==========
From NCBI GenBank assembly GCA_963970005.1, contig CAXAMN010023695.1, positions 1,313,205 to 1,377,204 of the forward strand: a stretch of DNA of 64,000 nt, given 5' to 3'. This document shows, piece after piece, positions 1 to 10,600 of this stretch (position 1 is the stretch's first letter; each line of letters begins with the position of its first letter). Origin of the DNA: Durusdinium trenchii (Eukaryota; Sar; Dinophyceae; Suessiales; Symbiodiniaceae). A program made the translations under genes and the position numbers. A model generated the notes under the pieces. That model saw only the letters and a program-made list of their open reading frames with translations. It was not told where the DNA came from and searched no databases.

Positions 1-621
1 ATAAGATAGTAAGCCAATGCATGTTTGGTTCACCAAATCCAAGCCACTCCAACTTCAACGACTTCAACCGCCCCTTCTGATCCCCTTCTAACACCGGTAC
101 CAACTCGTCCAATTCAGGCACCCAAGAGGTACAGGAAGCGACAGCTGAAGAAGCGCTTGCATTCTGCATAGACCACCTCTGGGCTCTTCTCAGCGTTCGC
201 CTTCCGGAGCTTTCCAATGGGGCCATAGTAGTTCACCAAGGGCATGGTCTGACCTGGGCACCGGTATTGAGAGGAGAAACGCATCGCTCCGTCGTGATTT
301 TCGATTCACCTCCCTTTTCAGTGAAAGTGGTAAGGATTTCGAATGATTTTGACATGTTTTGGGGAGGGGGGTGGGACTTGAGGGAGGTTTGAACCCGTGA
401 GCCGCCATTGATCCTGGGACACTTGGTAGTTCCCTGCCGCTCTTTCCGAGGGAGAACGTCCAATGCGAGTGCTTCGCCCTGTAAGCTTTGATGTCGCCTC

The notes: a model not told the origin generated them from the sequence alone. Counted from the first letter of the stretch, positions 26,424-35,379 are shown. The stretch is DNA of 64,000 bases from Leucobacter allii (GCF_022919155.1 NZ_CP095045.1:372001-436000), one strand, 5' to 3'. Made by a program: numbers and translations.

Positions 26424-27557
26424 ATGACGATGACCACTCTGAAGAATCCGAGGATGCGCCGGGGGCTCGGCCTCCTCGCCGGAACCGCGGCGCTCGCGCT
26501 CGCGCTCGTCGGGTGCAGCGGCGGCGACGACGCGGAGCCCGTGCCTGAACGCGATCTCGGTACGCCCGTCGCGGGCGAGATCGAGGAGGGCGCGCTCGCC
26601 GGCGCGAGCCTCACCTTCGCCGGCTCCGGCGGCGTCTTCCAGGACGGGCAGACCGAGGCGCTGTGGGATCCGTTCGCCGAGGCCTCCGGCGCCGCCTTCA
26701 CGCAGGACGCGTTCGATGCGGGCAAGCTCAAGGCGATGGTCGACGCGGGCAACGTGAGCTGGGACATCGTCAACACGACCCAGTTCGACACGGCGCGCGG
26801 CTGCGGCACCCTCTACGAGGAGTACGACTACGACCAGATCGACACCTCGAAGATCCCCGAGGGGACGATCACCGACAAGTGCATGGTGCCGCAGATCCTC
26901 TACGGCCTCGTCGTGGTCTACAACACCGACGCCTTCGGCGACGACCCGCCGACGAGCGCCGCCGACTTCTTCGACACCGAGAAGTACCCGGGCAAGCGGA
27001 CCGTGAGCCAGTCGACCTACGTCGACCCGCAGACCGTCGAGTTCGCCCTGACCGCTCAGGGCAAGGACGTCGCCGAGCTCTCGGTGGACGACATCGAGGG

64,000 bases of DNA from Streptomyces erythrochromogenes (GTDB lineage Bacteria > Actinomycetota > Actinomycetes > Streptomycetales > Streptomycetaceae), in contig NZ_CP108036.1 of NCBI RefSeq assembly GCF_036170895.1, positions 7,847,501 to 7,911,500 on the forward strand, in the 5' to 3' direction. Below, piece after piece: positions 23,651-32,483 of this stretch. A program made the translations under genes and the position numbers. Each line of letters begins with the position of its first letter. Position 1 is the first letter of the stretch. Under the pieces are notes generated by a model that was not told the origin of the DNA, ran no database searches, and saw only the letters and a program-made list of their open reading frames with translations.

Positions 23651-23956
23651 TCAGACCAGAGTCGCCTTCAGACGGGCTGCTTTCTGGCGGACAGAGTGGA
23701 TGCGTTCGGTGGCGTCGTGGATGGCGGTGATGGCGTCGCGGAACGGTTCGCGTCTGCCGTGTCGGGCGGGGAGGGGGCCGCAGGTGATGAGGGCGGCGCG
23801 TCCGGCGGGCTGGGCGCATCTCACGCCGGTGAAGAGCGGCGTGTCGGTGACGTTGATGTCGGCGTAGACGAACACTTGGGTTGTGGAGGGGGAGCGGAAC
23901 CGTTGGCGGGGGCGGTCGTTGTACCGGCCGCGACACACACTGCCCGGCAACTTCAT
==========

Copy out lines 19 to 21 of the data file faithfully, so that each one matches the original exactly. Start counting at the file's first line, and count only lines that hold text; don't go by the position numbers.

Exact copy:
23651 TCAGACCAGAGTCGCCTTCAGACGGGCTGCTTTCTGGCGGACAGAGTGGA
23701 TGCGTTCGGTGGCGTCGTGGATGGCGGTGATGGCGTCGCGGAACGGTTCGCGTCTGCCGTGTCGGGCGGGGAGGGGGCCGCAGGTGATGAGGGCGGCGCG
23801 TCCGGCGGGCTGGGCGCATCTCACGCCGGTGAAGAGCGGCGTGTCGGTGACGTTGATGTCGGCGTAGACGAACACTTGGGTTGTGGAGGGGGAGCGGAAC